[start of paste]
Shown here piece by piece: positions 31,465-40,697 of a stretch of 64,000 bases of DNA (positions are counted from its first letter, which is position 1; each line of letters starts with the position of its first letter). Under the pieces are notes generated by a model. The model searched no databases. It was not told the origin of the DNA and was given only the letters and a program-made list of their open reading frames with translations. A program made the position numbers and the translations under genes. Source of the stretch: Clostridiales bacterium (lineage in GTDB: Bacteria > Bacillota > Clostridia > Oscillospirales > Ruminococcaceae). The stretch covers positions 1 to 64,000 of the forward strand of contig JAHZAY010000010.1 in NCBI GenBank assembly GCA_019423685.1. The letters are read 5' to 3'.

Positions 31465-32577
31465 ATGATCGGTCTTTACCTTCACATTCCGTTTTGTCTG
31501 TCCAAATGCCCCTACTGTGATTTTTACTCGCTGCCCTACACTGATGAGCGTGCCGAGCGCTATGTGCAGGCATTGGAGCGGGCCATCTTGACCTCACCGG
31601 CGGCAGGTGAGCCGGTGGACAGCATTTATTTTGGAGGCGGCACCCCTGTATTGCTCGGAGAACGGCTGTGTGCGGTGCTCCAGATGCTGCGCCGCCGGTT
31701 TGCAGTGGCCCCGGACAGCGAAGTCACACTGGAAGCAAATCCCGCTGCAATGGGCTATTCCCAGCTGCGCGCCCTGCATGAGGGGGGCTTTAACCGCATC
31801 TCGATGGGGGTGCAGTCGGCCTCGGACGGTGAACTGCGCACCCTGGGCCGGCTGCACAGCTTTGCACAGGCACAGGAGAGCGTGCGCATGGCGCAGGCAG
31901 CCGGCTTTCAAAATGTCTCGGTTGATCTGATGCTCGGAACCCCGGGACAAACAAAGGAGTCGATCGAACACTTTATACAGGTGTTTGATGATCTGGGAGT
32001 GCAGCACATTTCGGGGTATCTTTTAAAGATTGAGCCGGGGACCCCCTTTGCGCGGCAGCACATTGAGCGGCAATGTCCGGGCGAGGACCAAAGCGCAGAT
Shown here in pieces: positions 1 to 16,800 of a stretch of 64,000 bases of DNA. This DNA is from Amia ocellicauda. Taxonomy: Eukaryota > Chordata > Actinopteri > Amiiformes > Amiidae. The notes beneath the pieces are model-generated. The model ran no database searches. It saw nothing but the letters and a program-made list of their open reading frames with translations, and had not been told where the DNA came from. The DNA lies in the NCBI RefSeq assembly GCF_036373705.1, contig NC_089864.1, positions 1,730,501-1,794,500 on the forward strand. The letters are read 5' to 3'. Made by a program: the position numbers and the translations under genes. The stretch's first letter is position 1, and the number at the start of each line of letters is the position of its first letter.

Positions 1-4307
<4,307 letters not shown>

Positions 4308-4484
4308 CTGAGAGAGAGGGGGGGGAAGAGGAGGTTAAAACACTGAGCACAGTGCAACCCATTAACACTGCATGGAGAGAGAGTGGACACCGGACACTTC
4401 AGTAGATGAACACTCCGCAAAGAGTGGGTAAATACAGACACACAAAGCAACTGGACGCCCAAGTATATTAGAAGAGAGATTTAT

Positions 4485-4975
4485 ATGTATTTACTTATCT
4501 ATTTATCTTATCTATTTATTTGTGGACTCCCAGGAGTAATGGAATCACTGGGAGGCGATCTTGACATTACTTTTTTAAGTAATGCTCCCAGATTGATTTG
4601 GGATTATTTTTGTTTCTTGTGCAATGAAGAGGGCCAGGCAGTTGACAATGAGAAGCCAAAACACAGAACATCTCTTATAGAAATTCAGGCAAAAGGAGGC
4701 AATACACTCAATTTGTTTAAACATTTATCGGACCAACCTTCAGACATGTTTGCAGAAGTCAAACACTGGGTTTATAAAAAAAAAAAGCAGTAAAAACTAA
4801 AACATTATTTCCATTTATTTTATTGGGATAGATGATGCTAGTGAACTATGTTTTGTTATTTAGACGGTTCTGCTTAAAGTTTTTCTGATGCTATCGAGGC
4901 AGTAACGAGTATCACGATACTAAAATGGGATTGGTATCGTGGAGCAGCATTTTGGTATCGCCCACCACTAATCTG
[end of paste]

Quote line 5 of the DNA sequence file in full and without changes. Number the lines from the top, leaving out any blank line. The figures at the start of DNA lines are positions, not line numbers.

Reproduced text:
31601 CGGCAGGTGAGCCGGTGGACAGCATTTATTTTGGAGGCGGCACCCCTGTATTGCTCGGAGAACGGCTGTGTGCGGTGCTCCAGATGCTGCGCCGCCGGTT